"The state law creating the control board gives it the power to impose fines on city officials, remove them from office or even file misdemeanor charges if they willfully impede a fiscal recovery plan.Good. Personal criminal and financial liability for holding the city back should act as a good incentive. And preservationists might be happy with this:
The board Wednesday imposed more rigid controls over city demolitions, voting to require inspections officials to submit every non-emergency demolition contract to the panel for approval.I haven't been following this as closely as some people, but this was interesting:
The control board also questioned the Council's rejection of a state proposal to sell the former campus of J.N. Adam Developmental Center in Perrysburg to a logging company. The city is being asked to give up its reversionary rights in exchange for receiving 90 percent of the sale price, or $333,900. Faso said that it makes no sense for lawmakers to ponder the impact of logging in Perrysburg after they recently needed to borrow money to trim city trees. Council President David A. Franczyk told Faso that the environmental impact is only one issue. He said that there have been estimates that the site might be worth as much as $4 million.Finally, foot-dragging gets addressed:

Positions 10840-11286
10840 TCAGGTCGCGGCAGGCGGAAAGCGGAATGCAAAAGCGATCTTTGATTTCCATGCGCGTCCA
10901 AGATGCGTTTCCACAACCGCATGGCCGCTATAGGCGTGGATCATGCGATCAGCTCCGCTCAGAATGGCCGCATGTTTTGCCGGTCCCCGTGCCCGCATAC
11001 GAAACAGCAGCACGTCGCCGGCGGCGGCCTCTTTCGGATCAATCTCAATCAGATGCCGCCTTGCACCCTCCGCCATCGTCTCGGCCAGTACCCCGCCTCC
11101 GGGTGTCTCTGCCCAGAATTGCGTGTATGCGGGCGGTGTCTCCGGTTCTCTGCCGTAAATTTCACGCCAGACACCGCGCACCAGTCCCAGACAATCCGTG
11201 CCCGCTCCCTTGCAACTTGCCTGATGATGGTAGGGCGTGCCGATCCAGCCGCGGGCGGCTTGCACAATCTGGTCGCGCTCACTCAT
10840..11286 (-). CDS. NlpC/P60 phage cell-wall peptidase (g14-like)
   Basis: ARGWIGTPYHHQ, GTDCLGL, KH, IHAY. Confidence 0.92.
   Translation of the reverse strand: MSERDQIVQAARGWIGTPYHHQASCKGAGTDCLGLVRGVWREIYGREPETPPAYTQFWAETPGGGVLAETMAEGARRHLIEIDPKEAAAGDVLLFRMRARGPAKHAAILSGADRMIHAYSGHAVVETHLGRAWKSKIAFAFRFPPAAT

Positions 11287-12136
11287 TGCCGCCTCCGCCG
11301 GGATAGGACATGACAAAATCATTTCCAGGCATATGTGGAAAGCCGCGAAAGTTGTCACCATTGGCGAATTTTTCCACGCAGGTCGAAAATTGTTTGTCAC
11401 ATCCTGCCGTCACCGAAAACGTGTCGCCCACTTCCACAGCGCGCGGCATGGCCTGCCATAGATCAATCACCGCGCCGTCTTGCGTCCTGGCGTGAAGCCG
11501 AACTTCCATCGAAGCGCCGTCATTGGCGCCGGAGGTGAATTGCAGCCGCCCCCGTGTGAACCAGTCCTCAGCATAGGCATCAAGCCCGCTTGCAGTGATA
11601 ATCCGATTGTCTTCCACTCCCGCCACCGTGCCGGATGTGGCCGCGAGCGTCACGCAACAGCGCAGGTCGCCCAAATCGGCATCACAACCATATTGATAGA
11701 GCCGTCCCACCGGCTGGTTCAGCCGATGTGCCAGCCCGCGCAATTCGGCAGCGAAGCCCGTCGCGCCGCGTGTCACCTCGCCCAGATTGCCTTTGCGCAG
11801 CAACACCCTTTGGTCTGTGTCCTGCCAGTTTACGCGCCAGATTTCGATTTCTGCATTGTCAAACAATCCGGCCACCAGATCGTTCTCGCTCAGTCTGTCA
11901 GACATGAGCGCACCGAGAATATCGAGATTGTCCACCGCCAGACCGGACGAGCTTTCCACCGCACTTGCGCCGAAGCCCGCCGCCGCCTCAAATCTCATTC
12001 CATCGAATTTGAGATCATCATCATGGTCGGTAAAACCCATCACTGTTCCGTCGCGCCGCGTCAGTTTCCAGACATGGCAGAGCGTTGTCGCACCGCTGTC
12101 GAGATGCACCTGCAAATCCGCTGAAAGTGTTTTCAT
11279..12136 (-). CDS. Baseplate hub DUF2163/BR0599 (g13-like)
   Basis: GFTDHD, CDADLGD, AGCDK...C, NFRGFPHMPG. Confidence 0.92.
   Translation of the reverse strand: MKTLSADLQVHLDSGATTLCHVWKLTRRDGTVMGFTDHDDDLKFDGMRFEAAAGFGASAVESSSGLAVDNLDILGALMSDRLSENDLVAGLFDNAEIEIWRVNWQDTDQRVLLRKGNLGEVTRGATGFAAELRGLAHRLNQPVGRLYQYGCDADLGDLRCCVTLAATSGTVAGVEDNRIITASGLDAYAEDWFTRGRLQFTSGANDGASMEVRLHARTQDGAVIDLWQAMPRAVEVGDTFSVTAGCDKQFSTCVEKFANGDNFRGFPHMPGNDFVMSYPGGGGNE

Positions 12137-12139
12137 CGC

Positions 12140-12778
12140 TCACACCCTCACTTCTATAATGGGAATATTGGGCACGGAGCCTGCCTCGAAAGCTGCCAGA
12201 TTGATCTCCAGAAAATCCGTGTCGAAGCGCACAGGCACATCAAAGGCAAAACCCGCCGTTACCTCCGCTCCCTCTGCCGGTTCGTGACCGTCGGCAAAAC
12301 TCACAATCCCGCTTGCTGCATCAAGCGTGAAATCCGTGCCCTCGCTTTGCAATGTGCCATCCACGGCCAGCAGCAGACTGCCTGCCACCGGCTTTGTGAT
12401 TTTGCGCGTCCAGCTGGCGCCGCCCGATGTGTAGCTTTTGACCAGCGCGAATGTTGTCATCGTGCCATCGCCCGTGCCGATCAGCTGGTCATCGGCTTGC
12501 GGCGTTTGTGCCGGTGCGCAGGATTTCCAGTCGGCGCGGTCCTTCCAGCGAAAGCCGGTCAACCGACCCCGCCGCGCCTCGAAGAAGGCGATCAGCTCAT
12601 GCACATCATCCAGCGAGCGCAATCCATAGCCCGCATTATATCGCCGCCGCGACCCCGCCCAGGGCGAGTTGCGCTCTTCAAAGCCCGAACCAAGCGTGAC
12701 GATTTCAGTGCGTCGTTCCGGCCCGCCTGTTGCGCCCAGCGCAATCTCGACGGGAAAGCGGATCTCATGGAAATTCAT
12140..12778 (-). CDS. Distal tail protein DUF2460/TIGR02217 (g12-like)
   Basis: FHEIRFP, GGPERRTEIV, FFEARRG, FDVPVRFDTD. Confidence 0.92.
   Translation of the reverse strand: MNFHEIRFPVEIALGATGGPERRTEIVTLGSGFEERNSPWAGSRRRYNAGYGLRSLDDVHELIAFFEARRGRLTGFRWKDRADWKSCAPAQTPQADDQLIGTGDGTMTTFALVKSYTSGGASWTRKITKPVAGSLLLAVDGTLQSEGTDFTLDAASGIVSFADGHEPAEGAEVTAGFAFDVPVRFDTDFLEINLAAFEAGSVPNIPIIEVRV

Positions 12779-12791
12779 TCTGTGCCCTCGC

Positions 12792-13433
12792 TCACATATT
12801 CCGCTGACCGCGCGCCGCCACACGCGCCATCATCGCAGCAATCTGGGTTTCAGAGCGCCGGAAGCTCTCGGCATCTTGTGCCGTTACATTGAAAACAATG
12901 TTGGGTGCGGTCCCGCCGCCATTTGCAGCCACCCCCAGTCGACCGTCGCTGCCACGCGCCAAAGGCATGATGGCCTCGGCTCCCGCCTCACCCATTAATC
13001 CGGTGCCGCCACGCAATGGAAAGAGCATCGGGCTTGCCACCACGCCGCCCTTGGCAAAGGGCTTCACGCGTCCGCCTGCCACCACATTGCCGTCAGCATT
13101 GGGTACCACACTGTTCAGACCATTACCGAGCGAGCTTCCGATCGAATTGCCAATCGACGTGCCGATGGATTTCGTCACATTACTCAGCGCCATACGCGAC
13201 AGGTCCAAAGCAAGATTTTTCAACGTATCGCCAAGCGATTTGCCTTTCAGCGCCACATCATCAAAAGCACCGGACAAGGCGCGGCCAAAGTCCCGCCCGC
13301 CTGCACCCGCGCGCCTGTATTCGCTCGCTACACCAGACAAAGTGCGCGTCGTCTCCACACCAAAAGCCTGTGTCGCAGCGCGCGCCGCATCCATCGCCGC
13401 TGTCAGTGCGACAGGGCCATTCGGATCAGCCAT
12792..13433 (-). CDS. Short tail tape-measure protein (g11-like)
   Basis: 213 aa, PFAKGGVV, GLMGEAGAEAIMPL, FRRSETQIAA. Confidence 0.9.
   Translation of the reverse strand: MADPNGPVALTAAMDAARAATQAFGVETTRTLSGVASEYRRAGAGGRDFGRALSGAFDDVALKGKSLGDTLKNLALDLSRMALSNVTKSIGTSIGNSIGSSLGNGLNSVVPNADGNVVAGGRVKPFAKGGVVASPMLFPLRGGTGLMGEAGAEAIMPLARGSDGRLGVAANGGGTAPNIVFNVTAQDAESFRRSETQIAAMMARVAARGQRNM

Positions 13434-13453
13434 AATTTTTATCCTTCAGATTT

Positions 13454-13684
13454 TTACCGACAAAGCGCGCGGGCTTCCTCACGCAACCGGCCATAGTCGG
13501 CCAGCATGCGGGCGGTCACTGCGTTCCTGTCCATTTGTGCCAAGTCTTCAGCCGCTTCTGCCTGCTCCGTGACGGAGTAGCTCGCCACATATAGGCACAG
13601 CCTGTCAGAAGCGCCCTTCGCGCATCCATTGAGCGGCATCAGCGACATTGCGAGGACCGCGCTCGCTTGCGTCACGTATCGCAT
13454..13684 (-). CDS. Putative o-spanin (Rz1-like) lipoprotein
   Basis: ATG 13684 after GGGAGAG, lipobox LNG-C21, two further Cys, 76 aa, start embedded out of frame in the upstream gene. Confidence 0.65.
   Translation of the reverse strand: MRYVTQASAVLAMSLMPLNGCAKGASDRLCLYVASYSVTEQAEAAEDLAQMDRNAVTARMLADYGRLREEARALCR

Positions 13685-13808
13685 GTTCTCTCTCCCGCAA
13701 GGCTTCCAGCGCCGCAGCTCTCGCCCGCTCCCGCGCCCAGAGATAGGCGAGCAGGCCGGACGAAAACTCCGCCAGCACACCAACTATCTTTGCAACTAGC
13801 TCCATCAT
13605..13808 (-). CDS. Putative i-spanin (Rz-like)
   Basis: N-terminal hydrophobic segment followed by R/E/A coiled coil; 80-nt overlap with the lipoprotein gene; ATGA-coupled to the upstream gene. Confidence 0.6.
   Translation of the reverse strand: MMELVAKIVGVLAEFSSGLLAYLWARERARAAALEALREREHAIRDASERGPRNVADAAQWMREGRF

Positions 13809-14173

The board took aim at the continuing delays in efforts to get all Board of Education employees to agree on a single health insurer. Gary M. Crosby, the school district's chief financial officer, expects to learn next month whether unions will accept the plan. Supporters insist that the move would save millions of dollars annually without reducing benefits. Some union leaders have contended that the control board's decision to impose a wage freeze undermined insurance negotiations. Faso said he is frustrated by the "intransigence" of those who "pretend to care about children and taxpayers." All city employees were put under one health insurer last year, and Lipke said the same should occur in the school district. "This is a pure business issue," he said. "No one loses anything in this process. The city and the taxpayers gain a substantial amount."Yes, Mr. Faso, but you see, you're talking to a brick wall. Buffalo is all about turf; no one dares willingly give up an inch of turf, regardless of the public good and complete lack of private harm.